Friday, February 18, 2011

Making a Splash: Marshall Rogers' Batman in Detective Comics

Ya know Ol' Groove's all-time fave hero is The Batman. During the Groovy Age DC was quite erratic about the quality of talent they'd allow to tell the tales of our Darknight Detective. We'd go from the highs of guys like O'Neil, Adams, and Aparo to lows like--well, I try to keep it positive around here, but there are some folks, talented as they might've been, who had no business doing Batman stories. You know who they are. Still and all, the great was really, really great, like the legendary Detective Comics run by Steve Englehart, Marshall Rogers, and Terry Austin (followed by a shorter, still top-notch run in which Len Wein and Dick Giordano joined Rogers--oh, and the one ish where Rogers teamed with Denny O'Neil). DC has reprinted most of these far-out features in many a trade paperback (Greatest Batman Stories Ever Told, Greatest Joker Stories Ever Told, and Strange Apparitions, just to name a few), so it's not really hard to track 'em all down. But it's still quite awe-inspiring to view all of Rogers' 'Tec splashes (from issues 471-479, and 481 plus his Batman debut from 'Tec #468) in one sitting. His background in architecture is put to fabulous use, and his unique Bob-Kane-meets-Neal-Adams take on The Batman, himself, goes a long way to show why Rogers will forever rank in the top echelon of Batman artists. Enjoy, Groove-ophiles!






12 comments:

  1. Groove, I bought (and still own) these issues reprinted in the Shadow of the Bat baxter reprint series from the 80's. I'd never seen Rogers' artwork before these reprints.

    I was blown away as a teenager. Not only was the interiors incredible, but the covers and colors were just as amazing. So it's nice to revisit some of the images online.

    Regarding that splash page for 'Battle of the Thinking Machines' - I i never realized, Batman's cap spelled out his name! Too cool.

    But my favorite splash presented here is THe Laughing Fish page. I still get that impression of a late-night, drizzle-ly atmosphere!

    Love yer blog, man.

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  2. Hey Groovy one
    I agree 200% I feel the same way you do about the artists & writers on the Dark Knight. Marshal Rogers left us way too soon. I just wish he had stayed on Batman alot longer as well.Ironic you decided to post this today.

    I was just talking about him yesterday. Twomorrow's Back Issue's 50th issue will be a all Batman issue. For anyone who cares, also issue #47 mid-March 2011 issue. Those thrilling Days of Yesteryear issue. With Dave Steven's last interview. It also has a beautiful painted Rocketeer cover by Stevens also. It features a article on Man-God by yours truly also. Which can now be bought on the Twomorrows website. Thanks for yet another great blog!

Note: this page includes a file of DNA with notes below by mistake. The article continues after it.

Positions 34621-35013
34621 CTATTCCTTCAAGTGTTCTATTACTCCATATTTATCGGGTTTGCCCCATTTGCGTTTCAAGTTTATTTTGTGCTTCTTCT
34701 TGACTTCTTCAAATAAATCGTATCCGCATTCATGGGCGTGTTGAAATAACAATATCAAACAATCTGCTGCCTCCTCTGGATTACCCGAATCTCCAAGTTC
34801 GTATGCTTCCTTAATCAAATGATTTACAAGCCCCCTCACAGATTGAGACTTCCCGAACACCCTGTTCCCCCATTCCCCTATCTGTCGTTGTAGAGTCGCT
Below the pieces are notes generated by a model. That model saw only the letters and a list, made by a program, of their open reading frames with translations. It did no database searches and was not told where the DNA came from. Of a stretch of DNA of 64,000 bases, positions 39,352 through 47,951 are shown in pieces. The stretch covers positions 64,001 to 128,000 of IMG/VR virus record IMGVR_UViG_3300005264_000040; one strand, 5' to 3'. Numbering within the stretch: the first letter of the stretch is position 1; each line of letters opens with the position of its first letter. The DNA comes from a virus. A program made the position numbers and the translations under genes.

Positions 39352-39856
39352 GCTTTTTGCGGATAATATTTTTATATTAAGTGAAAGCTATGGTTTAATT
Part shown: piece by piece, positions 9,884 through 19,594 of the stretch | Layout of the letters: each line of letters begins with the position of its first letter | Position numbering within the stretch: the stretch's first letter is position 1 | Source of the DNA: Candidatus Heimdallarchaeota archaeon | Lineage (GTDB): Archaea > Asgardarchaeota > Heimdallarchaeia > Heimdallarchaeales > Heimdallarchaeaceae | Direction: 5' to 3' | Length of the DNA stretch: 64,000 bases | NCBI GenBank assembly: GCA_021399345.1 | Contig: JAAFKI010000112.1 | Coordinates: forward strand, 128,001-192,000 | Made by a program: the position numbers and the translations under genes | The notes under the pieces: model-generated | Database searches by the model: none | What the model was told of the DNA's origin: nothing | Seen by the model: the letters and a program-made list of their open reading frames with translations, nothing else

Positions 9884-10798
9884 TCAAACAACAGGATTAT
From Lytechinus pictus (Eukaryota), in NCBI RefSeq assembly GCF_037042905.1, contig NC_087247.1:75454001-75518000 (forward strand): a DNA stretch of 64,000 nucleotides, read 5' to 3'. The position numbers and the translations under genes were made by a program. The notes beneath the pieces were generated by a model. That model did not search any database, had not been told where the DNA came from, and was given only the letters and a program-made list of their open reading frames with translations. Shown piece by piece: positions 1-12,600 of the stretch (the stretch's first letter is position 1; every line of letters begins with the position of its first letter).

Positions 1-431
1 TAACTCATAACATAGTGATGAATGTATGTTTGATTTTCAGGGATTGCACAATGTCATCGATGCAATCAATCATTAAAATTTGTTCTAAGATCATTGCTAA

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  3. I'm still missing several of these. What collections or reprints could I get to finish it off? I already have the Greatest Batman and Greatest Joker TPBs. And the Strange Aparations is rather expensive on Amazon right now.

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  4. Bat to the basics! I think Roger's was like the second coming of Bob Kane! His attention to details, use of shadows & black to create a eerie & creepy mood drew the readers into the world of Batman in Gotham city.

    The Laughing Fish is still one of the ultimate Joker vs Batman tales. I wish they had used it in the Batman: The Dark Knight movie. His Robin even looked really cool & powerful.

    Here's some interesting triva for you. Did you know in 1936 their was a pulp hero called "The Whisper". His alter ego was "Police Commissioner James "Wildcat" Gordon". "The Whisper" was a Shadow knock off that didn't sell very well. Ironic in 1939 National/DC had Police Commissioner Gordon, then in Jan of 1940 or 43? National created Wildcat! Concidence? In the immortal words of The Mask! I DOOON'T THINK SSSSOOOO!

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  5. Ok, Wildcat was first published in Sensational Comics #1 in Jan 1942. For anyone who cares to know.

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  6. These are some beautiful pages, and one of the reasons I put Rogers in my top 2 favorite Bat-artists (the other one's Aparo).
    Chimeradave, I can relate to your pain with reference to the Strange Apparitions collection - I would suggest doing occasional searches on Ebay and/or similar auction sites; I stumbled across a relatively inexpensive copy that way about 5 months ago.

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  7. My apologies. The reprint series was "Shadow of the Bat-Man"

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  8. Thanks for the advice Edo. I appreciate it.

    John

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  9. HEH, it might be best to try and get these reprints, thanks

    John

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  10. Chimeradave,
    I think you would appreciate this series as each issue featured a cover Marshall Rogers drew for the reprint series. I found some of the issues for sale at a comic shop online. They were very affordable, but the series was not complete. Wish I could recall the link.
    If I find it again, I'll send it your way.

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  11. Chimeradave, The site is called mycomicshop . com.
    They have all 1,2,3, and 5, but no 4.


    For what it's worth, issue 5's cover is the one I always like best for its perspective, atmosphere and coloring.

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  12. I remember reading old interviews strongly hinting that what you see on the printed page is more Austin than Rogers. Of course the inker always gets the last word, but here he had re-draw a lot of bad anatomy..

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